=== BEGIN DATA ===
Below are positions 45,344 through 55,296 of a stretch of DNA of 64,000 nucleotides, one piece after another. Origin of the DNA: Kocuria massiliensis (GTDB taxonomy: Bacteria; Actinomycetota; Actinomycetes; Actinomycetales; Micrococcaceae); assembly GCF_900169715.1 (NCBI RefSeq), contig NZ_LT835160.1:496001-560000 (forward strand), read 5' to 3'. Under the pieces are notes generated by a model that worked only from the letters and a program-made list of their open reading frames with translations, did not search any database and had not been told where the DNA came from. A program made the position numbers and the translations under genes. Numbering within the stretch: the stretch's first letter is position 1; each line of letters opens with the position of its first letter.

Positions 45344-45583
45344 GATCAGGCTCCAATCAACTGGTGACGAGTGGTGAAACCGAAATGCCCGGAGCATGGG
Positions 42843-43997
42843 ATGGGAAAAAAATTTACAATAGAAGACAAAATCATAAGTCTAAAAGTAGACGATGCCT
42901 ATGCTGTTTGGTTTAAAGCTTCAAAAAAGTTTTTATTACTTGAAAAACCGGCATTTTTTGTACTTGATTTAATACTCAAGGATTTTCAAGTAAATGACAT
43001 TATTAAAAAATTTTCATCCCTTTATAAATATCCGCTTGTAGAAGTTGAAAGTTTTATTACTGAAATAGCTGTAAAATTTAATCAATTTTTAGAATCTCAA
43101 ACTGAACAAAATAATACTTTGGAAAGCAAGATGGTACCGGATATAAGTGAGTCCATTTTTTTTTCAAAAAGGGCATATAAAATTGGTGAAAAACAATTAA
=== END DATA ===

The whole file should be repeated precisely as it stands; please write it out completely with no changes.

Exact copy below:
Below are positions 45,344 through 55,296 of a stretch of DNA of 64,000 nucleotides, one piece after another. Origin of the DNA: Kocuria massiliensis (GTDB taxonomy: Bacteria; Actinomycetota; Actinomycetes; Actinomycetales; Micrococcaceae); assembly GCF_900169715.1 (NCBI RefSeq), contig NZ_LT835160.1:496001-560000 (forward strand), read 5' to 3'. Under the pieces are notes generated by a model that worked only from the letters and a program-made list of their open reading frames with translations, did not search any database and had not been told where the DNA came from. A program made the position numbers and the translations under genes. Numbering within the stretch: the stretch's first letter is position 1; each line of letters opens with the position of its first letter.

Positions 45344-45583
45344 GATCAGGCTCCAATCAACTGGTGACGAGTGGTGAAACCGAAATGCCCGGAGCATGGG
Positions 42843-43997
42843 ATGGGAAAAAAATTTACAATAGAAGACAAAATCATAAGTCTAAAAGTAGACGATGCCT
42901 ATGCTGTTTGGTTTAAAGCTTCAAAAAAGTTTTTATTACTTGAAAAACCGGCATTTTTTGTACTTGATTTAATACTCAAGGATTTTCAAGTAAATGACAT
43001 TATTAAAAAATTTTCATCCCTTTATAAATATCCGCTTGTAGAAGTTGAAAGTTTTATTACTGAAATAGCTGTAAAATTTAATCAATTTTTAGAATCTCAA
43101 ACTGAACAAAATAATACTTTGGAAAGCAAGATGGTACCGGATATAAGTGAGTCCATTTTTTTTTCAAAAAGGGCATATAAAATTGGTGAAAAACAATTAA